Ultimately, it doesn’t matter to me either way. This post is in part about the difference between a product sales pitch and conversation about how smart enablement is being done in what scenarios and trying to unpack the why of that. As mentioned in my, Unified Name Space a single source of truth? post, my reason for doing so is as follows:

I’m interested to know if and how there could be some kind of minimum viable technological foundation for smart enablement that could be built upon and scaled, particularly in retrofit scenarios. And if there is some consensus about the architecture/design philosophy of that. This would need to include the commercial realities including cost of technology. But also those linked to any potential skills gap when it comes to deployment and management of that foundation or whatever best describes a ‘modern distributed architecture.’ Maybe that’s one for another round table.

Finding someone to help fund my time to faciliate a round table like that or research more broadly has, sadly, proved more challenging. But I was glad to find I wasn’t talking complete nonesense having read the following from IIoT & Industry 4.0 Solutions Architect & Online Educator Walker Reynolds in his report about my post (see more here):

The short answer is, the market isn’t ready for standard foundation but it’s getting very close, but that doesn’t mean the foundation doesn’t exist — 2024 is the year the conversation will take form and I suspect that conversation is going to start at Connack in Munich next month. I will be going with ideas collected from the Industry 4 community to prime the MQTT community for this discussion on standards — which is the last domino to fall before we can take what has been developed through community innovation and codify it for scale. That being said, there most definitely is a foundation to build on and is being leveraged at scale in orgs on the upper half of the Industry 4 maturity distribution, developed across verticles and industries, hardened by the Industry 4 community.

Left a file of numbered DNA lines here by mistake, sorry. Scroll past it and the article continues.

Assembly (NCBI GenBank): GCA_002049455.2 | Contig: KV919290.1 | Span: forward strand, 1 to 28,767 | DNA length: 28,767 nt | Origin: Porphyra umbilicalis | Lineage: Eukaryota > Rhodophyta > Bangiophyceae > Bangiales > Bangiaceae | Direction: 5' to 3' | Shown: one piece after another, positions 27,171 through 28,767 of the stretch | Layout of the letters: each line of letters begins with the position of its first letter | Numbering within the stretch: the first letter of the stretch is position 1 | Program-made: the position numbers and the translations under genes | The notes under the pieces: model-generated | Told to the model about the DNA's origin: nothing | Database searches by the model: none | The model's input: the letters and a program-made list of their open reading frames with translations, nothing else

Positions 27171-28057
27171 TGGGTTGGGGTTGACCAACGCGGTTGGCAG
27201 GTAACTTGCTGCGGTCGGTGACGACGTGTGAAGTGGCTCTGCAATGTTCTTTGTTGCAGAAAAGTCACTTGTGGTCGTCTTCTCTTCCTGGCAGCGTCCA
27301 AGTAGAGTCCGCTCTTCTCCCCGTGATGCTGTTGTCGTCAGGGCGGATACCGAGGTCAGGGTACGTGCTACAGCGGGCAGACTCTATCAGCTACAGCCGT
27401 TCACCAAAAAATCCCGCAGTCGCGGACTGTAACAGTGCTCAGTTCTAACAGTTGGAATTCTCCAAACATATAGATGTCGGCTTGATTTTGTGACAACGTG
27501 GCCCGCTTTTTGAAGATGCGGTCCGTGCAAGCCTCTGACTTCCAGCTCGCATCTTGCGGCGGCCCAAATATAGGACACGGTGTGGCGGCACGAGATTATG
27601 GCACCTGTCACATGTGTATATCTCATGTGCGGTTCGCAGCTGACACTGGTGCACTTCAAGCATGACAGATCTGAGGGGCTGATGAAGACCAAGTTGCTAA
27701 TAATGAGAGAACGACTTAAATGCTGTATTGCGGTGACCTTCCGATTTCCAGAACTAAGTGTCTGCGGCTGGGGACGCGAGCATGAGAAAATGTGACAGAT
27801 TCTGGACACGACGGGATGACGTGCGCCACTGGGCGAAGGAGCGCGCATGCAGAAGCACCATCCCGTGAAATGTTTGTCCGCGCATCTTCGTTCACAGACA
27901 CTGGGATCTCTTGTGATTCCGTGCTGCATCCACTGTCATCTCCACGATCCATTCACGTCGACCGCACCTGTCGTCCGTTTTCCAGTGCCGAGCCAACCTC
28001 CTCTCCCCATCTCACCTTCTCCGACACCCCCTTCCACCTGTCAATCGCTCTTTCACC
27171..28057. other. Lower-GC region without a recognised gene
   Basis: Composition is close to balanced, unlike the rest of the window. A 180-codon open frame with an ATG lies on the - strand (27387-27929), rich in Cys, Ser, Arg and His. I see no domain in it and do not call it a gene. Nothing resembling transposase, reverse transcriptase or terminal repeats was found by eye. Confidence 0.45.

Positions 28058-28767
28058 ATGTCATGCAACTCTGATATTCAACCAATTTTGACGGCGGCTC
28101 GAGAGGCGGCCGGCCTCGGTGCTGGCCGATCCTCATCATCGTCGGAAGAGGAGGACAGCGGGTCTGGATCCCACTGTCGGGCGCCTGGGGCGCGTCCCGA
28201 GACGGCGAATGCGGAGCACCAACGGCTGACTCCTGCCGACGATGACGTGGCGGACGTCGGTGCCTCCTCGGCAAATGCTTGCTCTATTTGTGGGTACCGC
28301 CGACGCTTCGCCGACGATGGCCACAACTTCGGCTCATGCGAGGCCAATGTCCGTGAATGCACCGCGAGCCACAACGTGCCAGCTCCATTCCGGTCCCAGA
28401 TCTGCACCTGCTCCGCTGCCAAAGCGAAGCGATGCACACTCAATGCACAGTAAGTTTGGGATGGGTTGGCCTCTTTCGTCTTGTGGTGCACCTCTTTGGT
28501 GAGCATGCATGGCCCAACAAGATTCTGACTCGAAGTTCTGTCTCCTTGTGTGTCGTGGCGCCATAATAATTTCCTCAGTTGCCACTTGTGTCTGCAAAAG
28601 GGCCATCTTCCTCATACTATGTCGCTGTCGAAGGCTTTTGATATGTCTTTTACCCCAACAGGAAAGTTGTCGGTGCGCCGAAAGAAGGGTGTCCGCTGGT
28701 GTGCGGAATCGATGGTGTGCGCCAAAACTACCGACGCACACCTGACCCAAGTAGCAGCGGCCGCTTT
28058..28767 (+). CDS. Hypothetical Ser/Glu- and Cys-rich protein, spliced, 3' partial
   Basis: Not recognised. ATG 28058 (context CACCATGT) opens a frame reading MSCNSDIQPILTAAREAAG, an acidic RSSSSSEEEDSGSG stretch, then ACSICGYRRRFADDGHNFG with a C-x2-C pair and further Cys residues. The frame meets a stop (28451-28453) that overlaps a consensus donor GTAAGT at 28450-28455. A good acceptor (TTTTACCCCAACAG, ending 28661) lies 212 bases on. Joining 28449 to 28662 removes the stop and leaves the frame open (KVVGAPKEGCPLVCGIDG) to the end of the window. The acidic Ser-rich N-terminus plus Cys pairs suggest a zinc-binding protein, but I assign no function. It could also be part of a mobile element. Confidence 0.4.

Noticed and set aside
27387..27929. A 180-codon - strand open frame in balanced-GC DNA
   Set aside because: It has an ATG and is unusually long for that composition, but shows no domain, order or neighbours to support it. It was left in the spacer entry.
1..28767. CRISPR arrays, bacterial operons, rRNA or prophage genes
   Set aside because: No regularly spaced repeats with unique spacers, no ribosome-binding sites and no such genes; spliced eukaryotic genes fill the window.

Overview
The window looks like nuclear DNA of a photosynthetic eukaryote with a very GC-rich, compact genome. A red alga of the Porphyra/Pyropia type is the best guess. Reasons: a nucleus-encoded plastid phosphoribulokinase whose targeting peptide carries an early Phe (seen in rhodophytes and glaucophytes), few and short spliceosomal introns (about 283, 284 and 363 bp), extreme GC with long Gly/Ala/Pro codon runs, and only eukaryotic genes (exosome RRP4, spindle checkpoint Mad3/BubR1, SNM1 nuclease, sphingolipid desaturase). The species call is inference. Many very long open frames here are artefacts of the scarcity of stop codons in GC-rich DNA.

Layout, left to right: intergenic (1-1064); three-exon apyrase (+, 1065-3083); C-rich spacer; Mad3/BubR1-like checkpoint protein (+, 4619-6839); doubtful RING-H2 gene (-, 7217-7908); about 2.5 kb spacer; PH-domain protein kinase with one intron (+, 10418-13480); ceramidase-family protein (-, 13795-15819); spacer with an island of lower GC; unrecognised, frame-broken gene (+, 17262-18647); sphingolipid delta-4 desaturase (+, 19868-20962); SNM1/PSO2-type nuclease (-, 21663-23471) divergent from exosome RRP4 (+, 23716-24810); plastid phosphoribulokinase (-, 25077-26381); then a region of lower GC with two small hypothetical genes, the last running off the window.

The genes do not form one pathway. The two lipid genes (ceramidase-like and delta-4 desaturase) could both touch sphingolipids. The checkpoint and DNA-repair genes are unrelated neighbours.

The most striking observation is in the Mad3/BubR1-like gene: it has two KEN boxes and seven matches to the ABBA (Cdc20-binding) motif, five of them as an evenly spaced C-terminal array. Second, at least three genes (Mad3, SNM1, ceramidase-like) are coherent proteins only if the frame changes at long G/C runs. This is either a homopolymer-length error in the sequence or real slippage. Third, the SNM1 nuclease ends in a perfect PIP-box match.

Would be great to see that demo he mentioned and possibly make that a webinar so I can help amplify. I would also be interested to hear Walker’s thoughts on PoE and others I haven’t spoken to about the topic yet. Likewise, I would be interesting to hear from team at Cisco about if and how they see likes of Unified Name Space being part of their (smart building) architectural design thinking/philosophy. In the meantime, check out this post about the Real Estate Reimagined: better tech, smarter buildings web series from their Hybrid Work Center of Excellence team. It’s probably the latest you can see on where their smart building thinking is at with the second episode on Converged Network Architecture today at 1pm EST (see more here).